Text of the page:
Warner–Lambert was an American pharmaceutical company. Formerly two separate entities, the first company was started in 1856 when William R. Warner founded a drug store in Philadelphia. Warner went on to invent a tablet-coating process gaining him a place in the Smithsonian Institution. The second half of the name came from Jordan Wheat Lambert, founder of the Lambert Pharmacal Company, the makers of Listerine. The two companies merged in 1955 to form Warner–Lambert.
Over the years, the company expanded through many mergers and acquisitions to become an international competitor in several businesses. In 1976, Warner–Lambert took over Parke-Davis, which was founded in Detroit in 1866, by Hervey Parke and George Davis. This was followed by acquisitions of Wilkinson Sword in 1993 and Agouron in 1999.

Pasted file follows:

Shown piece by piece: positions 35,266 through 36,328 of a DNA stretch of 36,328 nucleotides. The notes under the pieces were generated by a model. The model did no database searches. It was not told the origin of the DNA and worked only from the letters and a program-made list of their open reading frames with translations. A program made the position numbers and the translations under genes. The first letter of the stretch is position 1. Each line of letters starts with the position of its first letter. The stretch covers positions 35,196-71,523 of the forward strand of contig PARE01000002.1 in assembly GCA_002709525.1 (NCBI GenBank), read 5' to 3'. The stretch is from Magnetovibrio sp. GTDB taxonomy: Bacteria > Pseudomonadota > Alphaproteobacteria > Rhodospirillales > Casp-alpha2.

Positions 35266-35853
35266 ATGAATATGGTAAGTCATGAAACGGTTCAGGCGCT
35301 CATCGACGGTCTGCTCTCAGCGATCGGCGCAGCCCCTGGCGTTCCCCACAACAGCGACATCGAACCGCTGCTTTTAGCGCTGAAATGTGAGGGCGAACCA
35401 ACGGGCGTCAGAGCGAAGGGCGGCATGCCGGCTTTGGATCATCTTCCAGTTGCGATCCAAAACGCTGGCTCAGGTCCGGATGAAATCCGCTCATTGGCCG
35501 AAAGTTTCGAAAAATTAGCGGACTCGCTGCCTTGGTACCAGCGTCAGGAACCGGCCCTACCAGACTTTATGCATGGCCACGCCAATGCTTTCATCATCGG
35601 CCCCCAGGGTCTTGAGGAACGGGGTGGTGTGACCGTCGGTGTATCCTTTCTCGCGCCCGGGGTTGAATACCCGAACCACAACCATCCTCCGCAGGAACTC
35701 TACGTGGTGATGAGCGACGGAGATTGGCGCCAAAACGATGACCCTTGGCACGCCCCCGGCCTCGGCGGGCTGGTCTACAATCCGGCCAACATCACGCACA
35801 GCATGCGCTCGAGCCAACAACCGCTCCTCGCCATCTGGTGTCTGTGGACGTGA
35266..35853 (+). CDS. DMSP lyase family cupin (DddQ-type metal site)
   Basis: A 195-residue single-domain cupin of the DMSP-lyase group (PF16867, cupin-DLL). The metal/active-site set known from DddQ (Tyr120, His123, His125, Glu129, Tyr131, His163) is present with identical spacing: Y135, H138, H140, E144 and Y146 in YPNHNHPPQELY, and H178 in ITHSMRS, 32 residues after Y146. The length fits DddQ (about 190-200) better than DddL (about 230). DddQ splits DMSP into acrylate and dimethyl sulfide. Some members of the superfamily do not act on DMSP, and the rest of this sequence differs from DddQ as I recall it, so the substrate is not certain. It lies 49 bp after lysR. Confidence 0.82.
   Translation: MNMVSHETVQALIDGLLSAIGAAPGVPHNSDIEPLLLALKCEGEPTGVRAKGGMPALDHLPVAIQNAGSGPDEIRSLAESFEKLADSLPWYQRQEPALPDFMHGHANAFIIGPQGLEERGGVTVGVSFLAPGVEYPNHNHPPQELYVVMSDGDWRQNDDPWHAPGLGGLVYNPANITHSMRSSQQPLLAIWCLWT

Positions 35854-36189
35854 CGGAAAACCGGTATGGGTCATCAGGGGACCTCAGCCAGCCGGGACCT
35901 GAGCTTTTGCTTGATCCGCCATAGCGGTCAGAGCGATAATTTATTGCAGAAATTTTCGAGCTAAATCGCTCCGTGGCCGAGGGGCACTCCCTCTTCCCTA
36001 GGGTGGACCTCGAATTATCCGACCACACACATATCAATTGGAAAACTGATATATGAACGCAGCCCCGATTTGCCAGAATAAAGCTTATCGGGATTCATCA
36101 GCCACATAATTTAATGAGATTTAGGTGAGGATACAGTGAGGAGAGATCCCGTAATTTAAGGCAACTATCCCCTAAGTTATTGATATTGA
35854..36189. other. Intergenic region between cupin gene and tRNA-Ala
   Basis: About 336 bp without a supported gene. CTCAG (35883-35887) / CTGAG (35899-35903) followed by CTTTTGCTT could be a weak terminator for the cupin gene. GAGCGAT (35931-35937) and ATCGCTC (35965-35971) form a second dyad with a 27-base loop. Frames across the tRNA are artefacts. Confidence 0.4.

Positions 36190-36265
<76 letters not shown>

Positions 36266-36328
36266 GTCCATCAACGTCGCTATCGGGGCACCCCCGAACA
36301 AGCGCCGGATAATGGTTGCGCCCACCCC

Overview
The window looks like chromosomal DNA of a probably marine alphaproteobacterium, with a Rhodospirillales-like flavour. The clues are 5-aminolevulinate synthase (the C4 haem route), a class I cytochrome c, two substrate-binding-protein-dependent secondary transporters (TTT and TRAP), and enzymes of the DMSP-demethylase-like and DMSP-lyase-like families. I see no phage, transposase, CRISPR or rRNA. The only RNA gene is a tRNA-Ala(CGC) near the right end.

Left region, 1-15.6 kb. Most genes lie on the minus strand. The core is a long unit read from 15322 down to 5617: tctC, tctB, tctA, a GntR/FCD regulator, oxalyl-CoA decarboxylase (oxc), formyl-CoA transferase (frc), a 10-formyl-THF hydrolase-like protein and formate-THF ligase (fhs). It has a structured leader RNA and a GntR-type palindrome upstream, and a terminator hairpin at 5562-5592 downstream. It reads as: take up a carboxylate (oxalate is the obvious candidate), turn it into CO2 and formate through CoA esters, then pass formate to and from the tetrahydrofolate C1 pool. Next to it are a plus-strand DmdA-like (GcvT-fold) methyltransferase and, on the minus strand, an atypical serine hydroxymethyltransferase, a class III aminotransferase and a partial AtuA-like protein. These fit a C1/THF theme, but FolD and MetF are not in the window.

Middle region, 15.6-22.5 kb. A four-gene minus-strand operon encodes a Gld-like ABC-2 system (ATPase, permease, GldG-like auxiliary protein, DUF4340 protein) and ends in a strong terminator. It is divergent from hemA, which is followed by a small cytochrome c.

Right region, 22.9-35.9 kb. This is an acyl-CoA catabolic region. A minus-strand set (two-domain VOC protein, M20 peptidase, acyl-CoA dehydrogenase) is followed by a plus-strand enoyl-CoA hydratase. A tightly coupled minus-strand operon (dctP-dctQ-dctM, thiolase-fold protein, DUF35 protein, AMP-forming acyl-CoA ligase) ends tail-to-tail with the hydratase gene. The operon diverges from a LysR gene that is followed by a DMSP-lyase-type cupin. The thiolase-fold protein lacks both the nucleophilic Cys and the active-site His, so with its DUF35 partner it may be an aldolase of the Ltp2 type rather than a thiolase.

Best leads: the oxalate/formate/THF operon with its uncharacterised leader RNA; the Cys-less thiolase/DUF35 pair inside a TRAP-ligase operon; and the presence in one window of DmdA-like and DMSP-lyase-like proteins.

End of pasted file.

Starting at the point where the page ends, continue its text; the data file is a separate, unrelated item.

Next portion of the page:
In the late 90's, Warner-Lambert formed an alliance with Pfizer to bring its drug, Lipitor, to market. Lipitor launched in January 1997 to resounding success, reaching $1B in domestic sales within its first 12 months on the market.
- Koberstein, Wayne, "Master Launchers", Pharmaceutical Executive, May 1998.
- Pfizer, 2000: Pfizer joins forces with Warner–Lambert, accessed April 7, 2010
- Warner-Lambert: A History, Pfizer